[mythtv] [mythtv-commits] Ticket #3317: mythbackend memory leak
Michael T. Dean
mtdean at thirdcontact.com
Mon May 7 17:00:30 UTC 2007
On 05/07/2007 12:50 PM, Rob Smith wrote:
> On 5/7/07, Carl Fongheiser <carlfongheiser at gmail.com> wrote:
>> On 5/7/07, Kevin Kuphal <kuphal at dls.net> wrote:
>>> Mem: 775856k total, 767484k used, 8372k free, 108k buffers
>>> Swap: 524280k total, 240864k used, 283416k free, 175920k cached
>>> with the backend process
>>> 31439 root 18 0 987m 499m 12m S 3.3 65.9 45:08.63 mythbackend
>> Your machine is seriously short on swap space. A good rule of thumb is to
>> allocate about 2x the amount of physical RAM for swap space. As to why
>> you're getting a fork() error, fork() will attempt to clone the entire
>> address space. In this case, that's 987MB worth. Not all of that will need
>> to be backed by swap, but most of it will. Since you've only got 280 MB
>> free, the fork() fails.
> That's not quite true. Sure, the process will 'take' 987mb worth, but
> a large chunk of that is in shared libs and the like, so it won't take
> all that in swap *or* main memory.
> pmap -d `pidof mythbackend` will tell you how much is truely used and
> required, under the writable/private line. on mine it had mapped
> 160640k, and writable/private of 114768k, which means it's 'total'
> footprint is a tad over 270m, but it is only using 115m by itself and
> that's all it needs to page into swap.
> If you really want to see where the memory is being used, just look
> above the last line and it will tell you what it is using where.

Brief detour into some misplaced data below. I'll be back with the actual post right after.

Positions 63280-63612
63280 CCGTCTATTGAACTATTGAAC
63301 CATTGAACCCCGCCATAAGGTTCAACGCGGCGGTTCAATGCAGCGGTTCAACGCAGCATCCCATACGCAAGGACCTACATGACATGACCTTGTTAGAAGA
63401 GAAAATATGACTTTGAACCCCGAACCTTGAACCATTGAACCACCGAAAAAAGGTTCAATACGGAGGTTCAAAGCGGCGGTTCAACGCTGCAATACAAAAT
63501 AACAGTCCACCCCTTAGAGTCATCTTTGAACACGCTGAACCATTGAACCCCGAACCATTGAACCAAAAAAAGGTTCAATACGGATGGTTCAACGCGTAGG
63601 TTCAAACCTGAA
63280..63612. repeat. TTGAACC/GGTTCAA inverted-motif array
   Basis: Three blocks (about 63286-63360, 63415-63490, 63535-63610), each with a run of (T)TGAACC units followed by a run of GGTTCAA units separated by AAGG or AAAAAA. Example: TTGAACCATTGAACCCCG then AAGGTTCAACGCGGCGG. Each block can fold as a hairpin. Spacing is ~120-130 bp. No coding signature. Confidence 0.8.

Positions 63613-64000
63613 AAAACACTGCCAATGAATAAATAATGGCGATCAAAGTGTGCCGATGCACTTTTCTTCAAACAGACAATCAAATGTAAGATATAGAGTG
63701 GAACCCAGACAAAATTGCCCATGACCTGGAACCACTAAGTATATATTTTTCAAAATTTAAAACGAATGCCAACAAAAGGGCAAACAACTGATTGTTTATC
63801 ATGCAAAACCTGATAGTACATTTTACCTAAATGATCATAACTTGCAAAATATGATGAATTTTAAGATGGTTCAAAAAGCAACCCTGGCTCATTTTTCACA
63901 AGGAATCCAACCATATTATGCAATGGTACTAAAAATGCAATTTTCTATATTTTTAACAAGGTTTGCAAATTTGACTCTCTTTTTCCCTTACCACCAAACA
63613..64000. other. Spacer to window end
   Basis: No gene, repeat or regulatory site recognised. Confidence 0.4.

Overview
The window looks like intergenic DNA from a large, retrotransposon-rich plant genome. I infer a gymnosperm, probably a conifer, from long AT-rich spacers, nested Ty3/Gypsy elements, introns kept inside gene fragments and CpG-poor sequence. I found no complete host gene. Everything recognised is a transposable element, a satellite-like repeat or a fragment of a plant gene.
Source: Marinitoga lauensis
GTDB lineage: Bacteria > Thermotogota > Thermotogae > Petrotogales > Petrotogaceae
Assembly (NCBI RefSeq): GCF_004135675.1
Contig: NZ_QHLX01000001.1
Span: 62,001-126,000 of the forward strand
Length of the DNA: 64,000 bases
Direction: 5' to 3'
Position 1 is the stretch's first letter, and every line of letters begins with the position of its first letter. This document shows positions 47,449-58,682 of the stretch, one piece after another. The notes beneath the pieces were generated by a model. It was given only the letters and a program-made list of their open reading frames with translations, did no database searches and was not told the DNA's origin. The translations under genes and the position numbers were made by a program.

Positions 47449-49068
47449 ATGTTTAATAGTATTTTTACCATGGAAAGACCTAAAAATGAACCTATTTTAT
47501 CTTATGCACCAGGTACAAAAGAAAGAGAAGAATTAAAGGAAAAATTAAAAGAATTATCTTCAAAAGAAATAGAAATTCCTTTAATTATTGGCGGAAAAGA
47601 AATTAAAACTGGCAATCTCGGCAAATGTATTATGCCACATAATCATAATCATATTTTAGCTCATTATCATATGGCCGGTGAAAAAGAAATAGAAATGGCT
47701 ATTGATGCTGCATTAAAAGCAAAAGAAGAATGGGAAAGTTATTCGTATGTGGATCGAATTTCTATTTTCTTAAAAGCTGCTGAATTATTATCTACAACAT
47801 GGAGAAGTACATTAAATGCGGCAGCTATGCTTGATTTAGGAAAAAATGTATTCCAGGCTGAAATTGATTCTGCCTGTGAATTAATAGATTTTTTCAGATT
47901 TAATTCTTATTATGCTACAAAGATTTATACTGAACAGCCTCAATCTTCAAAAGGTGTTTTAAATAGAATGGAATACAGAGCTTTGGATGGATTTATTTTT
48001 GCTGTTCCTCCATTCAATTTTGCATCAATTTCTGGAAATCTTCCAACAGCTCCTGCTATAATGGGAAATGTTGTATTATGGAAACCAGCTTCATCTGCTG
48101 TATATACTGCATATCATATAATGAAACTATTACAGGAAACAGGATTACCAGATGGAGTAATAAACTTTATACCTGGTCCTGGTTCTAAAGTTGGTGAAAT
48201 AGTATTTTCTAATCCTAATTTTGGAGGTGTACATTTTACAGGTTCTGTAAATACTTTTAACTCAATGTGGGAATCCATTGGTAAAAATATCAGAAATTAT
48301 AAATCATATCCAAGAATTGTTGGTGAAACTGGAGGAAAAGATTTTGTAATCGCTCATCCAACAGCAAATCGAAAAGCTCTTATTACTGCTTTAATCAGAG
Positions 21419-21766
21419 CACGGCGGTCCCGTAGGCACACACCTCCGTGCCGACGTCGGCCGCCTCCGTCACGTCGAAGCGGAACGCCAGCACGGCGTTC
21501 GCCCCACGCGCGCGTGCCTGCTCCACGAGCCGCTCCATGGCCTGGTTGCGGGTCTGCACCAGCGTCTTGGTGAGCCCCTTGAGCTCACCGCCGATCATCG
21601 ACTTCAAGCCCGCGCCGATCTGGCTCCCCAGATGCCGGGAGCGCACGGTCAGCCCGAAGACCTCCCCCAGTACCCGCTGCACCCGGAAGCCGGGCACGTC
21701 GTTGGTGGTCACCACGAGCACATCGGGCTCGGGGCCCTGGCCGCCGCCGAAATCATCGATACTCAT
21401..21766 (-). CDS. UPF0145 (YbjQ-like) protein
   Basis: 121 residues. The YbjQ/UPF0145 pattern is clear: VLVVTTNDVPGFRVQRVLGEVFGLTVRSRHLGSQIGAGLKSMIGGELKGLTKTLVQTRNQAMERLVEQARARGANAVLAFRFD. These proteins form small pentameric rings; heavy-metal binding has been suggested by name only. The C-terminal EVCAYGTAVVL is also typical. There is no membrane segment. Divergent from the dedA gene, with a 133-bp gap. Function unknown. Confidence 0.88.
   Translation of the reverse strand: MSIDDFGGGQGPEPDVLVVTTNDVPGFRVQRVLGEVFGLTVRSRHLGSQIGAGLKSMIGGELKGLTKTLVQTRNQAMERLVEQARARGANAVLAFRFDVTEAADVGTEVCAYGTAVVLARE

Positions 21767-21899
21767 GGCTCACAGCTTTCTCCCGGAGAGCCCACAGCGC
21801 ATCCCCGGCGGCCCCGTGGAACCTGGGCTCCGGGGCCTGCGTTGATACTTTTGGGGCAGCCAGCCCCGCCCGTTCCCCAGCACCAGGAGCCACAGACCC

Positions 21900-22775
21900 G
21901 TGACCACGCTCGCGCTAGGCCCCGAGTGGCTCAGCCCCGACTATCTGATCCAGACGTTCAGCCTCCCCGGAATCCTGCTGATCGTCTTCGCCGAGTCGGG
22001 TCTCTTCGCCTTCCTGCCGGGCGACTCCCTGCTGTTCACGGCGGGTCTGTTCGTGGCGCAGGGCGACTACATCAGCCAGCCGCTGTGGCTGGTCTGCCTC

Not to mention, from man 2 fork:
Under Linux, fork() is implemented using copy-on-write pages, so the
only penalty that it incurs is the time and memory required to dupli-
cate the parent's page tables, and to create a unique task structure
for the child.
But, if fork were to clone the actual memory contents, it would be a
complete waste to clone more than the writable/private data.
> That being said, 2x ram for swap is a huge waste.
I agree. Swap size = 2x RAM /was/ the rule of thumb when RAM was
expensive (and memory sizes were small). Anymore (especially on systems
with >256MB RAM), the rule doesn't really apply.
Note, though, that I am not recommending any specific swap sizes--I'm
only saying the rule doesn't really apply for most modern systems.
Google for "linux swap size" (no quotes) to see all the competing
theories on the best way to size your swap, then roll a die (or cast
some bones, or read some tea leaves, or ...) and figure your required
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